Vice-President Jagdeep Dhankar has said that nowhere in the world had this happened that the ordainment of people, which came to be reflected in the most certified mechanism by way of a constitutional provision, was struck down by the top court of the land.
Speaking as Chief Guest at the eighth Dr. L.M. Singhvi Memorial Lecture organised by the O.P. Jindal Global University on Friday, the Vice-President made the indirect reference to the October, 2015 verdict of the Apex Court, which invalidated the National Judicial Appointments Commission (NJAC) Act, related to the appointment of Judges to the Supreme Court and High Courts across the country.
The NJAC Act and the 99th Constitutional Amendment gave authority to the politicians and the civil society to have a say in the appointment of judges to the Supreme Court and the High Courts.
He said the Indian Parliament was ‘dealing with a constitutional amendment ‘in 2015.
As per Dhankar, the entire Lok Sabha had then voted unanimously for the constitutional amendment. There was no abstention, no dissension. In the Rajya Sabha, though there was a single abstention, the amendment did not face any opposition.
The former West Bengal Governor regretted that the power of people was ‘undone’ by the Apex Court.
He said Article 145(3) of the Constitution gave power to the Supreme Court only to interpret the Constitution, not to run down a Constitutional provision.
Dhankar said that if a constitutional provision that carried the ordainment of people at large in such a vibrant democracy was undone, what would happen? He added that such issues should not be viewed along the partisan lines.
As per the former Senior Advocate at the Supreme Court, any ‘subtle’ incursion in the domain of one organ of the government by another had the capacity and potential to unsettle the entire governmental apparatus.
Dhankar said that every institution had a well-defined role, and all were subject to the ultimate ordainment of people. There was only one mechanism for that – Parliament.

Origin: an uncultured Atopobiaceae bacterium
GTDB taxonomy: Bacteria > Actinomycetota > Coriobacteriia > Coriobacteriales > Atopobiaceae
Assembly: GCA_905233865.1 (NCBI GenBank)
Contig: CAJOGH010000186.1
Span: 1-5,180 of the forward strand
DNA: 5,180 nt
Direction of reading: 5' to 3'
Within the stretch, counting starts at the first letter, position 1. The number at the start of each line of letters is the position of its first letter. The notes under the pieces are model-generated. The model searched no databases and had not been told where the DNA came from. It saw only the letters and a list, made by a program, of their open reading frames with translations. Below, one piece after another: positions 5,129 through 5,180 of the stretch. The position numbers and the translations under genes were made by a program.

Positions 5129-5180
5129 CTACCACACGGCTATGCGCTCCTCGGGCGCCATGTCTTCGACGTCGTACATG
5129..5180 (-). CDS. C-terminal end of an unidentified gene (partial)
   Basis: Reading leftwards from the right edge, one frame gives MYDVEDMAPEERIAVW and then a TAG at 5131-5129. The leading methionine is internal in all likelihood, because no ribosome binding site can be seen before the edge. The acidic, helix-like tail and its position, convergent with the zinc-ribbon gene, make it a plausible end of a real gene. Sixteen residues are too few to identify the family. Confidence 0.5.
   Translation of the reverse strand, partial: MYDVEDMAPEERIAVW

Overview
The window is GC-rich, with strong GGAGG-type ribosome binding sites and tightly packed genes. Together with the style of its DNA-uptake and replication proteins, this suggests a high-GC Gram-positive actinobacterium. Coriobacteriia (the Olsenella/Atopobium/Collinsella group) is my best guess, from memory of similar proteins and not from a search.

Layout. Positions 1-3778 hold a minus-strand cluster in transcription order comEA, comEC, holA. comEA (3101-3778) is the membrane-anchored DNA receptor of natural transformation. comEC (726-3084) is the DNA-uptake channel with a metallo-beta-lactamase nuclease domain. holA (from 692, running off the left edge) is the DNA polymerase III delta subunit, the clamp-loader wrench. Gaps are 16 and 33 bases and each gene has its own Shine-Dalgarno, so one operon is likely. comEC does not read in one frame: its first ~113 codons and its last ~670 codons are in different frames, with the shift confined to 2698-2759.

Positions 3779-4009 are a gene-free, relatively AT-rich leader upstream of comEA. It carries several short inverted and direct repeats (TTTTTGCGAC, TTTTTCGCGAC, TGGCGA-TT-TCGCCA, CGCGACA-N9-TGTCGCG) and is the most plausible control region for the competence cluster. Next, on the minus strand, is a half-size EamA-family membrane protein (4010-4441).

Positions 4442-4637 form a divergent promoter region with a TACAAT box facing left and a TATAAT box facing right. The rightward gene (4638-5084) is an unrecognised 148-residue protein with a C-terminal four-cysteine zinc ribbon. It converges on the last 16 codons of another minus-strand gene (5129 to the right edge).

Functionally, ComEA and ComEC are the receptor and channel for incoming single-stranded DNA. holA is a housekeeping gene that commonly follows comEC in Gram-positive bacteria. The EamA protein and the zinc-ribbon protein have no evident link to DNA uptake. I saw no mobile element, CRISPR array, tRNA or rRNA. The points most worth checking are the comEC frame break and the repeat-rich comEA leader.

He also lamented the silence of the MPs over the issue and said that there was no whisper in Parliament after the striking down of the Act by the Supreme Court.
He then asked, “Can parliamentary sovereignty ever be compromised?”
Stating that the country was proud of its judiciary, which had contributed massively to the growth of the rights of people, the Vice-President said that the doctrine of separation of powers was fundamental to the governance of the country.
He added that the basic structure of the country laid on the primacy of will of the people. He recalled that an innovative mechanism was taken recourse to in the 80s, where a postcard could galvanise judicial action.
Talking about Legislators telling him in Parliament that they had to do as directed and indicated, Dhankhar said the lack of courage and conviction should not lead to dereliction of duty.
He said India was a country on the rise. Introducing politics in constitutional offices was unfortunate. Political stance should be distanced from the sublimity of constitutional functioning, he added.
However, Dhankar observed that it was never too late to make room for a different way of life.